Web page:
That way, if the other parent doesn’t comply with the order, they commit a contemptible action, which my client could bring to the district court. That action wouldn’t be for filing taxes improperly—which the district court won’t generally get involved with—but for taking money and not diverting it for the child’s benefit.
What happens if you have already received 2021 child tax credit payments in error?
If you and the other parent take the dependency exemption alternate years, and 2021 is the other parent’s year to claim the exemption, you will either need to reimburse the other parent for those payments or deal with the IRS. When the other parent files his or her 2021 taxes with the dependency exemption in 2022, the IRS will come after you to repay the funds you received in error. No one wants to deal with the IRS or a higher IRS payment of taxes, right?
You also can’t claim you weren’t aware you received those child tax credits payments or didn’t see that money come into your bank account (just like some parents do with child support). The court doesn’t view that as a defense. So, if a court orders you to hold any tax credits for your child as child support—which the court has the authority to do—you have to watch your bank accounts to ensure you comply with the court order.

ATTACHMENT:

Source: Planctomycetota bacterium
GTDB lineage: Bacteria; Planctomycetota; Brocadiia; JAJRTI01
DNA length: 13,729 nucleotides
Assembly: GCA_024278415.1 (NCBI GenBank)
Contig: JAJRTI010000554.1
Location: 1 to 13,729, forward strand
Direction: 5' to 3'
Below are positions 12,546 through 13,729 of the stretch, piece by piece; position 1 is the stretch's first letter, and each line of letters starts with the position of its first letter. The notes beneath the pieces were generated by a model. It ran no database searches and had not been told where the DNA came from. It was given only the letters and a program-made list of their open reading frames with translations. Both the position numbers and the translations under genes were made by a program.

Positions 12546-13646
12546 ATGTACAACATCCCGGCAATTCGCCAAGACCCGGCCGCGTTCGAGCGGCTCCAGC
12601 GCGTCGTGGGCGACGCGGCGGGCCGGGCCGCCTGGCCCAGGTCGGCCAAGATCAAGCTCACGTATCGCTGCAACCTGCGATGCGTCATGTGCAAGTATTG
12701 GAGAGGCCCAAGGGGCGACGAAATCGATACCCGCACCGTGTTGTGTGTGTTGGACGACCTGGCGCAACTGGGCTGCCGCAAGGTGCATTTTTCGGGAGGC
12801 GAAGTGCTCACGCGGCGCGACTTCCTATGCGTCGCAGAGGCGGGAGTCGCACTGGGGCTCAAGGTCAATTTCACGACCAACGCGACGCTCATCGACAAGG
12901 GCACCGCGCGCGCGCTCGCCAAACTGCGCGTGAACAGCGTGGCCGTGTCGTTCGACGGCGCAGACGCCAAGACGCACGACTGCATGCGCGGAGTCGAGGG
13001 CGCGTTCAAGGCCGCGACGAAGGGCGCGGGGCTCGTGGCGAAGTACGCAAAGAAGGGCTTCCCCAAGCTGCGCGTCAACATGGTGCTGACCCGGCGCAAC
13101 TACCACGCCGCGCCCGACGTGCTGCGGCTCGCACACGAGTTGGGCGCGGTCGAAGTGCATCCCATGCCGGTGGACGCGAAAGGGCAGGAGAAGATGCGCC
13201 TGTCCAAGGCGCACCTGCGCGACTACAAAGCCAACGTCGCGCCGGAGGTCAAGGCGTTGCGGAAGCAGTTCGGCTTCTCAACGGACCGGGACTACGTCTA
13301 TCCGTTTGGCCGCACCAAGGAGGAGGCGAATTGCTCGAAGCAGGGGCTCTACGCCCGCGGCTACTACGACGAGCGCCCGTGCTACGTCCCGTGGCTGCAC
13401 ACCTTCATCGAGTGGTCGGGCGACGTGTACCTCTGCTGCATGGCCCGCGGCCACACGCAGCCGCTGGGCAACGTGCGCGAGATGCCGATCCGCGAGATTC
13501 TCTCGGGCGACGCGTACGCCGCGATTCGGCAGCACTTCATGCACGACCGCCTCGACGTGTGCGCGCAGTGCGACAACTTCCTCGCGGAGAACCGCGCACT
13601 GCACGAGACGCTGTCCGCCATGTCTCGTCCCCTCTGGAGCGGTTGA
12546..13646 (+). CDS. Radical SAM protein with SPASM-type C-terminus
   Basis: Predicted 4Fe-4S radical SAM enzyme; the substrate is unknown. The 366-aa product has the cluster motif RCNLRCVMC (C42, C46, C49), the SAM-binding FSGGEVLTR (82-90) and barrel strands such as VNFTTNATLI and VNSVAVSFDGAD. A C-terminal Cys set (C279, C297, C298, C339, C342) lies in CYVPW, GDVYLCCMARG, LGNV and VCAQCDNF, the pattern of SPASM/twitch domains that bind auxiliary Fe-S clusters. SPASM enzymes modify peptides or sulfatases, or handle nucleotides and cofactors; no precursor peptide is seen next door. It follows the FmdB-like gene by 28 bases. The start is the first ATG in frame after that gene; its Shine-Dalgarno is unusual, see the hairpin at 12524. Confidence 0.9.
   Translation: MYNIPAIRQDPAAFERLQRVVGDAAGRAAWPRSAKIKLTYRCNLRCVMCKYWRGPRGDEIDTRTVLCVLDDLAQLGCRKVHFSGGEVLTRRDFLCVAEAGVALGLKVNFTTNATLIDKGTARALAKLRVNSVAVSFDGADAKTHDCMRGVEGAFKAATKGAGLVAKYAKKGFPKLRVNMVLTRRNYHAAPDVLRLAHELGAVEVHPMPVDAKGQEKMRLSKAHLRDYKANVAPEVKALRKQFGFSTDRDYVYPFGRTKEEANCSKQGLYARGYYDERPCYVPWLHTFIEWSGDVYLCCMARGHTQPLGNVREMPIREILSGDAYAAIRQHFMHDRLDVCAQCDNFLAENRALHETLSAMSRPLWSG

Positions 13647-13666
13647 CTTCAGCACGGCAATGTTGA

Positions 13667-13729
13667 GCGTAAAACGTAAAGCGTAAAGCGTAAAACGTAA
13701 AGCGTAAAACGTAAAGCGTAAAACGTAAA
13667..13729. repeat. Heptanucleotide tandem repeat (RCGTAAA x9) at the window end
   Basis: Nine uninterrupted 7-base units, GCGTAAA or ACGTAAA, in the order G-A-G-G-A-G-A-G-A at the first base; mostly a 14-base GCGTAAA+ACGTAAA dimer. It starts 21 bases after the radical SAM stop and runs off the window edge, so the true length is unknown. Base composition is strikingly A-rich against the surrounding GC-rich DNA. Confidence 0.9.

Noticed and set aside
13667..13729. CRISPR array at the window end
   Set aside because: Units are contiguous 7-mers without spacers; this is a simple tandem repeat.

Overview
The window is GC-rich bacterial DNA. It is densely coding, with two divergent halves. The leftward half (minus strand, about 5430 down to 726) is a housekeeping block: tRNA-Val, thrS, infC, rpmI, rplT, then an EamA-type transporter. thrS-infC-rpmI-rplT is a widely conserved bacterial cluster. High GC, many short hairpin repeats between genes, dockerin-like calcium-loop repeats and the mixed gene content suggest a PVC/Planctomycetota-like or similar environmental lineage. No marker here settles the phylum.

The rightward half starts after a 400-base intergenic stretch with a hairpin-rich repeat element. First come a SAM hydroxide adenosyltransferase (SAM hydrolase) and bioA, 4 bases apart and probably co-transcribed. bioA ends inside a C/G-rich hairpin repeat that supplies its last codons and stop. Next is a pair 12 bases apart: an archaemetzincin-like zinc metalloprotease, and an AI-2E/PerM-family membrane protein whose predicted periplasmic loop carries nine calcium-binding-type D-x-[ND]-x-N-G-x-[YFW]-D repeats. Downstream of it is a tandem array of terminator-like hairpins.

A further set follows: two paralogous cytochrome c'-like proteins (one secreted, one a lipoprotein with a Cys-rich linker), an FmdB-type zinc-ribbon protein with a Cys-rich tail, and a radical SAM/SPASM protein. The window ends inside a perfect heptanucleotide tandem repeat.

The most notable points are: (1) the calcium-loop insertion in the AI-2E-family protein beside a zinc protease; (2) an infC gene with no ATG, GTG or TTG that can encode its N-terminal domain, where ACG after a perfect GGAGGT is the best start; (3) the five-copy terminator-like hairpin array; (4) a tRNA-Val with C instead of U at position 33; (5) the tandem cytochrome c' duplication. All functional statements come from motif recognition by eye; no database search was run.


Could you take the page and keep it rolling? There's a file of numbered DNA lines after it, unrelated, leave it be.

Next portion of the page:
If the OTHER parent received the 2021 child tax credit payments in error, your attorney can file a modification and request reimbursement of the CTC. The onus will then be on the court to decide whether to order the other parent to reimburse you or not. Since the legislation is so new, there is no consistent precedent in regard to such requests.
Who should you call with questions about the tax credit for children 2021?
If you are a divorced parent or parent in the process of getting a divorce, you should speak with both your divorce attorney and a tax advisor.* Our family court lawyers in Fort Worth Texas are here to help if you have questions about divorce, child custody, child support and modifications.
To schedule a confidential case review with our founder attorney Justin Sisemore, please call our law office at (817) 336-4444 or connect with us online.
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* Content found on this website is provided for informational purposes only and should not be considered as legal, financial or tax advice. Contact an attorney, financial professional and/or tax advisor for information regarding your specific situation.